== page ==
Your mission, should you choose to accept it, is to send a poet to New Zealand, Tasmania, South Australia, and Antarctica. Encourage her to write poems during her travels, and then publish them as a book. Well, guess what? Thanks to the Marten Bequest Travelling Scholarship for Poetry, the University of Western Sydney, and Giramondo Publishing, all you, dear reader, need do is settle back into your armchair with Final Theory and allow yourself to be transported into Bonny Cassidy’s unique poetic world. All the hard work had been done for you. Enjoy.
What did you say? It’s not that easy to enter poetic worlds? You’re right, on first reading, these poems feel frustratingly opaque and your head begins to spin. But then you notice that the book is divided into four chapters — let these serve as your compass. Each chapter is made up of several untitled poems, separated from each other by tiny asterisks — let these serve as your guiding constellations.
Chapter One introduces a stark New Zealand landscape, through which speaker and companion travel by car. Sombre references are made to extinction and global warming: ‘In a knot they well beneath the ozone tear’, but there is also a steady subtext here of the love felt by a travelling couple, ‘me in your apartment, shimmying/rocksteady’, and a sense that they are finding both direction and pleasure.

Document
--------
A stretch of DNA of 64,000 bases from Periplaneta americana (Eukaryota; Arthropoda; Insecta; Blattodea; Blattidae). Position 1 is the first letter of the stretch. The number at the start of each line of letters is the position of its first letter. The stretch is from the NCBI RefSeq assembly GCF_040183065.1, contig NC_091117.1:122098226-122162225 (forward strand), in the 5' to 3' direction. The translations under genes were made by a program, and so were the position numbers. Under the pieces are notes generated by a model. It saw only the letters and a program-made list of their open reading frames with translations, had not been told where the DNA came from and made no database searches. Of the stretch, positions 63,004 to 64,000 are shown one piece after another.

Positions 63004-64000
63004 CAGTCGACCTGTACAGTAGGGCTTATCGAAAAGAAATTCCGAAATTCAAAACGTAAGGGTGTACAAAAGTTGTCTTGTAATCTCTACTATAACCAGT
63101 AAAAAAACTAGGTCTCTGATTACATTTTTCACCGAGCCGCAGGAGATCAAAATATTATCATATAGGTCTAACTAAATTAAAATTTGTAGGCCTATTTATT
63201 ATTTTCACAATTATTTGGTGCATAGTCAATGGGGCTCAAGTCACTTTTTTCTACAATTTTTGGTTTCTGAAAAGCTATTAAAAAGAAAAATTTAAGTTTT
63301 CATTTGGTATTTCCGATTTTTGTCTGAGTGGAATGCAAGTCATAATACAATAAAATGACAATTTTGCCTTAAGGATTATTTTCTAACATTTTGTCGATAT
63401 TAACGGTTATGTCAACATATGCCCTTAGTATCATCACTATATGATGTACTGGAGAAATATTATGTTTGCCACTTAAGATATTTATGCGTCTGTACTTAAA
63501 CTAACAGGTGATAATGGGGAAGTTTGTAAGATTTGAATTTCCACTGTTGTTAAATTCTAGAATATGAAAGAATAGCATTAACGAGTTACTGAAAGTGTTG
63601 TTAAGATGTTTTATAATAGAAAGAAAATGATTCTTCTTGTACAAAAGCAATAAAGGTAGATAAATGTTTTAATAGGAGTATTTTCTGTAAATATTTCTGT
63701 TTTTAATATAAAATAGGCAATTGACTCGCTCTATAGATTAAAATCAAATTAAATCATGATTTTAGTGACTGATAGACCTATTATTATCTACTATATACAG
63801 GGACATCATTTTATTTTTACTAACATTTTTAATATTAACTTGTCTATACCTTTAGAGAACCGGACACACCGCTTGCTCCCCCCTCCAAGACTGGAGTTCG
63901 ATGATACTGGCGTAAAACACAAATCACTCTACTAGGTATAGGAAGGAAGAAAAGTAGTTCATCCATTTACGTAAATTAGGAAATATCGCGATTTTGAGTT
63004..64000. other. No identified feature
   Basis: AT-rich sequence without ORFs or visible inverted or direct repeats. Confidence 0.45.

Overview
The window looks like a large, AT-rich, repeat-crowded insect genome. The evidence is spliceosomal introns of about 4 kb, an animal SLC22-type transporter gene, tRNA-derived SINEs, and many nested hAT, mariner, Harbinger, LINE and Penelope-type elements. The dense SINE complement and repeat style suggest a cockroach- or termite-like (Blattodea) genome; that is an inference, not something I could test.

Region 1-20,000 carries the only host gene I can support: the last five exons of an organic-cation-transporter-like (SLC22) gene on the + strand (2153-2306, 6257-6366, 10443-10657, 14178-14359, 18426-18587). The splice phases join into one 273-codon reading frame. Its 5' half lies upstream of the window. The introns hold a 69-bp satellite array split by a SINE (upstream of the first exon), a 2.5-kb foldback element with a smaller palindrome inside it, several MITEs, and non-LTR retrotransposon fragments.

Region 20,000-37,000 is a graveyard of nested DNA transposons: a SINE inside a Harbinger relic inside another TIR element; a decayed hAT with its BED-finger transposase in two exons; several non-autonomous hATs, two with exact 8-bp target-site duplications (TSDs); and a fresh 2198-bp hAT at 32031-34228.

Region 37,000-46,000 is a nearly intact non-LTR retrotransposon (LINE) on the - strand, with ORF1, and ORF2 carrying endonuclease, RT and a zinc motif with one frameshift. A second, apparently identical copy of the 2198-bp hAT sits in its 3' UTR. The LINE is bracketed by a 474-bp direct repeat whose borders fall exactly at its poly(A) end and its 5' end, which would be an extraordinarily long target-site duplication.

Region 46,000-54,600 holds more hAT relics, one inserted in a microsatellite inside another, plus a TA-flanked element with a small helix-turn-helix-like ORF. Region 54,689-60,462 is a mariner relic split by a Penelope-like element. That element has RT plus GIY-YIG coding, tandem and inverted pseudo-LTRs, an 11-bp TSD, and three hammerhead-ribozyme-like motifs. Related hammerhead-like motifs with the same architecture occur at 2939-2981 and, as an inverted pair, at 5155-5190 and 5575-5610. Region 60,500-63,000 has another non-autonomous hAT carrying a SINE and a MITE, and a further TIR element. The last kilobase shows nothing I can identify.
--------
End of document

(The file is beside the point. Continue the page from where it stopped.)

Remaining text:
Chapter Two introduces a mysterious ‘she’, who is foetus, baby and girl. She skims, chews, floats, and drops through both natural and unnatural landscapes, ‘the sweep of wind and water…/face to face with a rubber alligator’. The movement here is reminiscent of the life within the uterus and birth canal, while it also hints at an Australian childhood spent along the shore of a vast, mysterious land.
Chapters Three and Four then expand on these two parallel narratives. In Chapter Three, the couple drive for higher ground through desolate landscapes and ghost-towns, a journey which feels like the growing love-relationship between two artists in a hostile, yet inspiring, environment, ‘hold my hand/we rush in’. Chapter Four expands on the adventures of the baby/girl of Chapter Two, building layer upon layer of new meaning. Here, plastic may refer to something easily moulded, and not necessarily the synthetic material polluting the land. The girl grows and begins to draw and discover language, beautiful even in the repeated scrawling of ‘TOYOTATOYOTATOYOTA’.
The two chapters describing ‘she’ are so fresh and powerful, that the other two chapters describing the travelling couple pale in comparison. I found myself wishing that Chapters Two and Four stood side-by-side, the better to capture the magical exploration of conception, birth and childhood. Cassidy chose to introduce her book with an exquisite stand-alone poem about this: ‘child [who] plunges headlong into that valley’ after being tracked by a camera — a moving evocation of the journey of a baby from ultrasound to birth, and of a poem from ‘ink without words’ into text. ‘One letter at a time. I write her out’.
These challenging free verse poems might turn some readers away with their opacity and somewhat repetitious descriptions of deserted landscapes. But the reader who perseveres with a second reading will be generously rewarded with the discovery of Cassidy’s exquisite hymn to birth.
Despite having a Bachelor of Arts in Literature, Eleanor Smagarinsky only discovered the joy in poetry after studying under Professor Al Filreis in his MOOC called ModPo (UPenn). In the words of Gertrude Stein, ‘The difference is spreading’.